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In 2014, Michael D. Drobot, former chief executive officer and owner of Pacific Hospital of Long Beach, pleaded guilty to charges connected to a workers compensation fraud scheme that collected hundreds of millions.
The scheme illegally referred thousands of patients for spinal surgeries and generated $580 million in fraudulent billings over a 15-year period, according to the California Department of Insurance.
Mr. Drobot and others billed workers comp insurers and the U.S. Department of Labor for hundreds of spinal surgeries and other procedures performed on patients. The medical professionals who referred them were paid illegal kickbacks of $15,000 for each lumbar fusion surgery and $10,000 for each cervical fusion surgery, the department said.
In 2015, Studio City, California-based orthopedic surgeon Philip Sobol, Las Vegas-based chiropractor Alan Ivar, Orange, California-based health care marketer Paul Richard Randall, and Irvine, California-based orthopedic surgeon Mitchell Cohen were charged in connection with the scheme.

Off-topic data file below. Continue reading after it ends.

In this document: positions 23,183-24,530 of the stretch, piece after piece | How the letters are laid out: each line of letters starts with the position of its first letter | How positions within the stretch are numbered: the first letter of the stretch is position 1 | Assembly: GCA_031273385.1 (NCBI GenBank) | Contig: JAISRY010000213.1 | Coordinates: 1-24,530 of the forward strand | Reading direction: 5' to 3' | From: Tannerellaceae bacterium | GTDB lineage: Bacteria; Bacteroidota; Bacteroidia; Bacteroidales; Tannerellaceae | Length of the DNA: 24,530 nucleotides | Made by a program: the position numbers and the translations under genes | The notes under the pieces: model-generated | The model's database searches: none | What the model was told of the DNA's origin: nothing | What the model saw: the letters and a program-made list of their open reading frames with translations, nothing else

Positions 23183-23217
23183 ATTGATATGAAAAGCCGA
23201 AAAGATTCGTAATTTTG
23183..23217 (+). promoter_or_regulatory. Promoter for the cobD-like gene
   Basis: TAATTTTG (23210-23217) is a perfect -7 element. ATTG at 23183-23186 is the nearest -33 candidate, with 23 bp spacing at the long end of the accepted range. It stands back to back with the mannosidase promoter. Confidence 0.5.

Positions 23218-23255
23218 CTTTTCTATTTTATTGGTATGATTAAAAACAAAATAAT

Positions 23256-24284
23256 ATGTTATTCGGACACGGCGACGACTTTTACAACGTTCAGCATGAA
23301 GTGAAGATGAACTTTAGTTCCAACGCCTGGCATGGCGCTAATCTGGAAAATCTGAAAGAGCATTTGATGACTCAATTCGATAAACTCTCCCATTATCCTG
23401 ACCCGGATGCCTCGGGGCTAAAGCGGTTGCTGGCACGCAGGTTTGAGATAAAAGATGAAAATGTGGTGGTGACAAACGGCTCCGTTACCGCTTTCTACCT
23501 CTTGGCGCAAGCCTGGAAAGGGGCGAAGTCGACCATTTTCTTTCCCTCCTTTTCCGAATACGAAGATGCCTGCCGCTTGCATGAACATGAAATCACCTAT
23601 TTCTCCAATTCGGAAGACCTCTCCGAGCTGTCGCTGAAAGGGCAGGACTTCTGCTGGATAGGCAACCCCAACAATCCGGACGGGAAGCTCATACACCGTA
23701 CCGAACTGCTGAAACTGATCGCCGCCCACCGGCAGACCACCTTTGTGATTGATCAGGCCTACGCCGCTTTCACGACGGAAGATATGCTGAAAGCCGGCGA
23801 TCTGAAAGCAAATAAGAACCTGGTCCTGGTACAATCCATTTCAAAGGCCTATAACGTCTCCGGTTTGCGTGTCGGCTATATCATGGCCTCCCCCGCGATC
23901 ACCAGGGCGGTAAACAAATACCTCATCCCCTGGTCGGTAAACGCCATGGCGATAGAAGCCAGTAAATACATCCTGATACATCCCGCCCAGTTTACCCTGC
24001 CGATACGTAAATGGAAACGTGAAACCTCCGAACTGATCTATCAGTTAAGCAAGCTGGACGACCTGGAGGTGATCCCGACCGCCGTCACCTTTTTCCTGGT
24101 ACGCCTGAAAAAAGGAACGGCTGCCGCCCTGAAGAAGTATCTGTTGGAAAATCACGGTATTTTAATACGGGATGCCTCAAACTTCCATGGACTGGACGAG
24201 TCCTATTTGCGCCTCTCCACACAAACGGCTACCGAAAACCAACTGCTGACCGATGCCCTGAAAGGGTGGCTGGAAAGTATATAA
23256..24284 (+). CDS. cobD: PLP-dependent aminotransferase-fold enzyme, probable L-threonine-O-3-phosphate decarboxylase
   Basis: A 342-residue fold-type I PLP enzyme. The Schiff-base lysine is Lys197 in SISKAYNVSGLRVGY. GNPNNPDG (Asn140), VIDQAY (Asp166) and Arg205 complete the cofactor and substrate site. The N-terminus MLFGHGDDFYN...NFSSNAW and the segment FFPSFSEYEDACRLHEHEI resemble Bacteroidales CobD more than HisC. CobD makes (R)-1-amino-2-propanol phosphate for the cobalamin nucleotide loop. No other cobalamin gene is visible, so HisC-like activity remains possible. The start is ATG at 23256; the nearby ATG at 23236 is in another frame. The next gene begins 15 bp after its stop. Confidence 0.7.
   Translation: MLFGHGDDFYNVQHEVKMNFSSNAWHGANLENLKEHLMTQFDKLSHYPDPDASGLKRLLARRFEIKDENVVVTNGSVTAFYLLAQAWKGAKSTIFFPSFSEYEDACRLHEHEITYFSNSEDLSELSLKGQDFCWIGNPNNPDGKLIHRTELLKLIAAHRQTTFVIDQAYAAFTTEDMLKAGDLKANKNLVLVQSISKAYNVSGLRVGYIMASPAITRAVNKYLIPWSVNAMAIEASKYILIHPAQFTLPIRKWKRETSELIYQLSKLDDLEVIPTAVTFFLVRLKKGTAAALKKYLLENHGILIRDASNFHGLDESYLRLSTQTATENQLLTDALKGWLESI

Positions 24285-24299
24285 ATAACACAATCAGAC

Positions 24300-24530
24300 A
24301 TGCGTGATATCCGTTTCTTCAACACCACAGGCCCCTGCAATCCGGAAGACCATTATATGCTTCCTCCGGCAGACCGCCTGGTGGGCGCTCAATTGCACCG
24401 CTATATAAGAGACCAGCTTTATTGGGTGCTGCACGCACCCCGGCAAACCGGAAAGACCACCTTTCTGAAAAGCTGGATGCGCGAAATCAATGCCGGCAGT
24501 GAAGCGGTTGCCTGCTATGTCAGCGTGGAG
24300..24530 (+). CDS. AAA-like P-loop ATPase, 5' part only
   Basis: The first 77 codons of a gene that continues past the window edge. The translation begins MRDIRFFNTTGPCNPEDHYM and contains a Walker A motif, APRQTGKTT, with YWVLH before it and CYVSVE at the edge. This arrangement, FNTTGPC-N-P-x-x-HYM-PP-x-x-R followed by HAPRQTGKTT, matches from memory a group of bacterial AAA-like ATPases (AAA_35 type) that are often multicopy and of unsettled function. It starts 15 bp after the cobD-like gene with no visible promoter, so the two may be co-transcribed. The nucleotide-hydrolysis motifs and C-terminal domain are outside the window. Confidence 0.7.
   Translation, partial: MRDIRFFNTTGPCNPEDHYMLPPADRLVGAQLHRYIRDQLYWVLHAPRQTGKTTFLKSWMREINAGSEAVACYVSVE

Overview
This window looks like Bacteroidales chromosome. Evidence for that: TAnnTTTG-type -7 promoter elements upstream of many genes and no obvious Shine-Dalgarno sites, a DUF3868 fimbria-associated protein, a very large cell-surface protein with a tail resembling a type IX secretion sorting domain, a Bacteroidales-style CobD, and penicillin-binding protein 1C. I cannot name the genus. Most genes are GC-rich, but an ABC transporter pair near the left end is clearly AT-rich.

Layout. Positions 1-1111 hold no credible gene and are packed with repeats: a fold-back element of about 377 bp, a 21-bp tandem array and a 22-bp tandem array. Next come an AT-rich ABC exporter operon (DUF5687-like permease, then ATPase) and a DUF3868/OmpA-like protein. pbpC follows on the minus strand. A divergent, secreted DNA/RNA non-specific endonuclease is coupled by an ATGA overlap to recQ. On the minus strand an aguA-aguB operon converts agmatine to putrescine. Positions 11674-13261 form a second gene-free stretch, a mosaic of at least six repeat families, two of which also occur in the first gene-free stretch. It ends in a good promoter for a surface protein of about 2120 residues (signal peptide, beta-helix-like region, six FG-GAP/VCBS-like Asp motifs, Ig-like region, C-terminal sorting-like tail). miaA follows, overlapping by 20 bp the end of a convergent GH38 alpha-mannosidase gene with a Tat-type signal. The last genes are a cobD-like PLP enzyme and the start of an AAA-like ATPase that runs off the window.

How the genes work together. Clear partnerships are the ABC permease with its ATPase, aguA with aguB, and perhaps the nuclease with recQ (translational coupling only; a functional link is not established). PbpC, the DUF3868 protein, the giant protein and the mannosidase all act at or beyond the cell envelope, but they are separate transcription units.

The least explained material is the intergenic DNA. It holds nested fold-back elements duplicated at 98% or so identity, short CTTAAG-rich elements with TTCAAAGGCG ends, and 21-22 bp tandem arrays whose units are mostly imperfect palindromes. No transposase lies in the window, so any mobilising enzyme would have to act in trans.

“Health care fraud and kickback schemes burden our healthcare system, drive up insurance costs for everyone, and corrupt both the doctor-patient relationship and the medical profession itself,” said United States attorney Eileen M. Decker in a statement last year. “The members of this scheme treated injured workers and their spines as commodities, to be traded away to the highest bidder.”
After passing reforms aimed at reducing workers compensation costs in 2012, California legislators and workers comp professionals are implementing more changes to the system, but this time they are targeting provider fraud.